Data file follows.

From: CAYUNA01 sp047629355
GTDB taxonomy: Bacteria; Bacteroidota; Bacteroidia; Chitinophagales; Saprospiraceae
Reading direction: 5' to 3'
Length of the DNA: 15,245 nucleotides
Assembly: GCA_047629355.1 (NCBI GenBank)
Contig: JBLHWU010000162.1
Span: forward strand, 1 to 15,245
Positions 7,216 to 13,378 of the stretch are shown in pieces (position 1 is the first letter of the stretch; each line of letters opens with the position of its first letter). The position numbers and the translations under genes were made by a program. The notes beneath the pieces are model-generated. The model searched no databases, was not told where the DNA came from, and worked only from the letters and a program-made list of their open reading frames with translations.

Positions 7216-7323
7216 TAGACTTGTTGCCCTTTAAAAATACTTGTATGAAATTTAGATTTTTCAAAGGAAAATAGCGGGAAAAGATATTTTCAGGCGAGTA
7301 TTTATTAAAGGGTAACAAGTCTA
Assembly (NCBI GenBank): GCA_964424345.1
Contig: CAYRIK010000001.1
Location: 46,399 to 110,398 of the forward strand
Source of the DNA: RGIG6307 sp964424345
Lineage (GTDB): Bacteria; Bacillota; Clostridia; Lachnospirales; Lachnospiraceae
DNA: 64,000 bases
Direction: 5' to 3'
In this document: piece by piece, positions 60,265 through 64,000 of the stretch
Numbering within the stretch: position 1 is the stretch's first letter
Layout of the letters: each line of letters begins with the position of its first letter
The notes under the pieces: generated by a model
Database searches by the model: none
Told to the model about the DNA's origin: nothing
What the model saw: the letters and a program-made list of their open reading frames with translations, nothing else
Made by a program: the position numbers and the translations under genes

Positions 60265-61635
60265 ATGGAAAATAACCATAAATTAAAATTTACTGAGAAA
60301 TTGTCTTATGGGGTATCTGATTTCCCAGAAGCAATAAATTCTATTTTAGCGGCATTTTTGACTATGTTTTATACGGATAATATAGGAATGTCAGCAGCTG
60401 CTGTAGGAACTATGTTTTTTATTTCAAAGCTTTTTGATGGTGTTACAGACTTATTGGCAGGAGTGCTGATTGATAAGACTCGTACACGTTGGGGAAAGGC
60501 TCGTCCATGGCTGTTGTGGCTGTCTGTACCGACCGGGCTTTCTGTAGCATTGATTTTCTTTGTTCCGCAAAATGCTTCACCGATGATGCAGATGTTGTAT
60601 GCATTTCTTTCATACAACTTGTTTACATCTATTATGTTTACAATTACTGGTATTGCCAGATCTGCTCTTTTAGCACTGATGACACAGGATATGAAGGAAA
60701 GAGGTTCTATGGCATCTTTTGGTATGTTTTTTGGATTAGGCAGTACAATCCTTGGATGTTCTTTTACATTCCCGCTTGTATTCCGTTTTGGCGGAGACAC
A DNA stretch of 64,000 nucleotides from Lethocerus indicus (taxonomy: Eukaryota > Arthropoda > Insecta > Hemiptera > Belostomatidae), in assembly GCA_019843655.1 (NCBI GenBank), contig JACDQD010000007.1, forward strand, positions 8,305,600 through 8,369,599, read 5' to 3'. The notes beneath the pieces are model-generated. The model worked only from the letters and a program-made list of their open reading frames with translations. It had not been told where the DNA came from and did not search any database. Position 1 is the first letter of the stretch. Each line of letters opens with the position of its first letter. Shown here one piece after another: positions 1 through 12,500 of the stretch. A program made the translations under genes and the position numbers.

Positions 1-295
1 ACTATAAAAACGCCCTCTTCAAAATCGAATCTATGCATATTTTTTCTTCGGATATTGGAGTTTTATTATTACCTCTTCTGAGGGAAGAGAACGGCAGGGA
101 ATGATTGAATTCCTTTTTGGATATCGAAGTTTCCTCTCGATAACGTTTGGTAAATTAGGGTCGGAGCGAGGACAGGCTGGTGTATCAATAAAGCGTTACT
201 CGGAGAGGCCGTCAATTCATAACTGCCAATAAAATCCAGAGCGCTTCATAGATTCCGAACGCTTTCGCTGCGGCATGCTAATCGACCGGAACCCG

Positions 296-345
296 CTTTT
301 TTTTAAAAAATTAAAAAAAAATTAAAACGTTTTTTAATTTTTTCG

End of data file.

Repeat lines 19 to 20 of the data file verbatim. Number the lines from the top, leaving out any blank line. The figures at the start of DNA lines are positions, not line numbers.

In this document: piece by piece, positions 60,265 through 64,000 of the stretch
Numbering within the stretch: position 1 is the stretch's first letter